184  contraception is not subject to or governed by this chapter.
  185         Section 5. Section 465.191, Florida Statutes, is created to
  186  read:
  187         465.191 Patient contraceptive protection.—
  188         (1) DEFINITIONS.—As used in this section, the term:
  189         (a) “Contraception” or “contraceptive” means any
  190  prescription drug or over-the-counter oral contraceptive
  191  approved by the United States Food and Drug Administration to
  192  prevent pregnancy.
  193         (b) “Employee” means a person hired, by contract or any
  194  other form of agreement, by a pharmacy.
  195         (c) “Product” means a drug or device approved by the United
  196  States Food and Drug Administration.
  197         (d) “Professional clinical judgment” means the use of
  198  professional knowledge and skills to form a clinical judgment in
  199  accordance with prevailing medical standards.
  200         (e) “Without delay,” with respect to a pharmacy dispensing
  201  a prescription for contraception, means within the pharmacy’s
  202  customary timeframe for dispensing the prescription for other
  203  products.
  205         (a) If a patient requests a contraceptive that is in stock,
  206  the pharmacy shall ensure that the contraceptive is provided to
  207  the patient or patient representative without delay.
  208         (b) A pharmacy shall ensure that its employees do not:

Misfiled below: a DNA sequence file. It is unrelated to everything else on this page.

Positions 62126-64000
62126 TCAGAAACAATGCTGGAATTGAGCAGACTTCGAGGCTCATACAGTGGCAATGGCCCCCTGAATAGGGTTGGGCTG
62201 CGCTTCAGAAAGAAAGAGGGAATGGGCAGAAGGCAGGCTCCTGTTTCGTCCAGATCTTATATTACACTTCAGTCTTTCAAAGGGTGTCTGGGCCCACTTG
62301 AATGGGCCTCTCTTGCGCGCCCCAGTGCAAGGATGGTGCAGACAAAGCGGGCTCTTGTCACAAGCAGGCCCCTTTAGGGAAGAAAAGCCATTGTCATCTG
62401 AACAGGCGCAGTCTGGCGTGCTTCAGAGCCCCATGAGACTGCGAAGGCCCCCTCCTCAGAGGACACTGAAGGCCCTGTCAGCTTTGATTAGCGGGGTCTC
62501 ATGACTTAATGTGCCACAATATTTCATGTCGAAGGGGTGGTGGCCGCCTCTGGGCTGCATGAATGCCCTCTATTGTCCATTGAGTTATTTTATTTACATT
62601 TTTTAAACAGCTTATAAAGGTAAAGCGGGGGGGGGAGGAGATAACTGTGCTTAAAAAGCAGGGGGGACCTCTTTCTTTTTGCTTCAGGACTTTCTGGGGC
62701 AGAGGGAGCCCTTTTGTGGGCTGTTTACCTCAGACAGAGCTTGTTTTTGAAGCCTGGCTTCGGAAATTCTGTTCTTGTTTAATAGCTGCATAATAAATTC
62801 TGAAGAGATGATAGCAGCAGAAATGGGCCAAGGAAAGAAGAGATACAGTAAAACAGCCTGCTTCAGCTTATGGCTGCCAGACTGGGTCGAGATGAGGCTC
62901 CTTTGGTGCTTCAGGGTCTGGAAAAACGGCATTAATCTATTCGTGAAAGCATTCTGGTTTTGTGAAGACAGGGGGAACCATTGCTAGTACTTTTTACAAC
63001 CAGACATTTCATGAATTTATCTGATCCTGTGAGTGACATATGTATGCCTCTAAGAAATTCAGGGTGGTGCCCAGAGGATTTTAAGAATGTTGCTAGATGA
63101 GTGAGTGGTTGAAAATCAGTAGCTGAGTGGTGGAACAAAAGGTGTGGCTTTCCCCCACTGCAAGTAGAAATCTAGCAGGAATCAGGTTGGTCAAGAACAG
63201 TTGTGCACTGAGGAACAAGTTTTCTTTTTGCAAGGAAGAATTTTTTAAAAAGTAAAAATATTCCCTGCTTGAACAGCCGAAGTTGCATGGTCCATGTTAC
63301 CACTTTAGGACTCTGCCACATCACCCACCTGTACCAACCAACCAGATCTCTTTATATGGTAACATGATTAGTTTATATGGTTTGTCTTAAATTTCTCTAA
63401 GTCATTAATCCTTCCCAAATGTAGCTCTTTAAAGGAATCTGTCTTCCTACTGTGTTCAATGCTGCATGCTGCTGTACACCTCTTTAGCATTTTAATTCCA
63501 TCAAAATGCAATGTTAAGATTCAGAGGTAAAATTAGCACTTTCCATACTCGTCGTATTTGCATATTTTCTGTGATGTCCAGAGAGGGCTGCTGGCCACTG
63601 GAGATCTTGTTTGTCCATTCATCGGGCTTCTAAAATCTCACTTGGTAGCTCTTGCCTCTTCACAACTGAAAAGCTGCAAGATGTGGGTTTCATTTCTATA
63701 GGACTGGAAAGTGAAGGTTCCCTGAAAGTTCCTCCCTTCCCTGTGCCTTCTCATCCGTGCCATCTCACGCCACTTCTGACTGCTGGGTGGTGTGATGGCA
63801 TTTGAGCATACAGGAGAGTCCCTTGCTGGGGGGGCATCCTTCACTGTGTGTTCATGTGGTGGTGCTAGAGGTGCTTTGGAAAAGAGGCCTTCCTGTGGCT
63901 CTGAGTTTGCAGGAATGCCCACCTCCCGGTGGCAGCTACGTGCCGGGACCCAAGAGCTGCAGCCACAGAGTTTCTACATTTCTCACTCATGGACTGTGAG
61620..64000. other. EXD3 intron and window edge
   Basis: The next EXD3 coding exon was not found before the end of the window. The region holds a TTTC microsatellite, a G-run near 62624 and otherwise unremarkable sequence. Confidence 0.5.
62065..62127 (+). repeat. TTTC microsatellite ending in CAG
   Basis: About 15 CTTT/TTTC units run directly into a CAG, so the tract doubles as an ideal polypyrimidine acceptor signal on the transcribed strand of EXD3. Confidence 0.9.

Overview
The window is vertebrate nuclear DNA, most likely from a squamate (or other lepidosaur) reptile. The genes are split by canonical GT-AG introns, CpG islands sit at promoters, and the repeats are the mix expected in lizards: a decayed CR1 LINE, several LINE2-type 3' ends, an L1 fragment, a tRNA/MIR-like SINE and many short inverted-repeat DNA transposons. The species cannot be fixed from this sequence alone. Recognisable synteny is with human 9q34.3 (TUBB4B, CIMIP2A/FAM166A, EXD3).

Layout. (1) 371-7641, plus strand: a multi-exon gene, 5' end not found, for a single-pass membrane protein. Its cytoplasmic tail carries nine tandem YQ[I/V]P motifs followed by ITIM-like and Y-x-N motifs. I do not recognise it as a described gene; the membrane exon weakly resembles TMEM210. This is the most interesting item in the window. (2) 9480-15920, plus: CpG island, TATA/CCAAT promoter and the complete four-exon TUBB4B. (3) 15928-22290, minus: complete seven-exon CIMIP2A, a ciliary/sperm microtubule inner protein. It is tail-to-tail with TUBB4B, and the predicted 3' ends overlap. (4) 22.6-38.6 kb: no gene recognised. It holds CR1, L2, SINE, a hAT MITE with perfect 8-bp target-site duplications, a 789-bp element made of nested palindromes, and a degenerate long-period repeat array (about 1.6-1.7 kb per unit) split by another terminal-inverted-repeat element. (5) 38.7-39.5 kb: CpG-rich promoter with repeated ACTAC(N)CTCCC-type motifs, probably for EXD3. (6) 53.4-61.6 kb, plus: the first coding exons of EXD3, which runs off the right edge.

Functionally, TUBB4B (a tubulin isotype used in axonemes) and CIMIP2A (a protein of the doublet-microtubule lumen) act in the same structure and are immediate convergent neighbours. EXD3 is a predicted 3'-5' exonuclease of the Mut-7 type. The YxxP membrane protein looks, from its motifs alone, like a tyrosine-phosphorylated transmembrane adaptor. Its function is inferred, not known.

209         1. Intimidate, threaten, or harass a patient in the
  210  delivery of services relating to a request for contraception;
  211         2. Interfere with or obstruct the delivery of services
  212  relating to a request for contraception;
  213         3. Intentionally misrepresent or deceive a patient about
  214  the availability of contraception or its mechanism of action;
  215         4. Breach medical confidentiality with respect to a request
  216  for contraception or threaten to breach such confidentiality; or
  217         5. Refuse to return a valid, lawful prescription for
  218  contraception upon a patient’s or patient representative’s
  219  request.
  220         (c) This section does not prohibit a pharmacy from refusing
  221  to provide a contraceptive to a patient if:
  222         1. It is unlawful to dispense the contraceptive to the
  223  patient without a valid, lawful prescription and such
  224  prescription is not presented;
  225         2. The patient or patient representative is unable to pay
  226  for the contraceptive; or
  227         3. The employee of the pharmacy refuses to provide the
  228  contraceptive on the basis of a professional clinical judgment.
  229         (d) This section does not prevent a pharmacist or other
  230  person from refusing to furnish any in-stock contraceptive for
  231  religious reasons so long as the pharmacy reasonably
  232  accommodates the patient or patient representative without delay
  233  and in compliance with this section.
  234         (e) This section does not alter any standard established
  235  under the Florida Civil Rights Act of 1992.
  236         (f) Any person who believes that a violation of this
  237  section has occurred may file a complaint with the Department of
  238  Health.
  239         (g) If the Attorney General has reasonable cause to believe
  240  that any person or group of persons is being, has been, or may
  241  be injured by conduct constituting a violation of this section,
  242  the Attorney General may bring a civil action in the name of the
  243  state, as parens patriae on behalf of natural persons residing
  244  in the state.
  245         Section 6. Paragraph (t) is added to subsection (1) of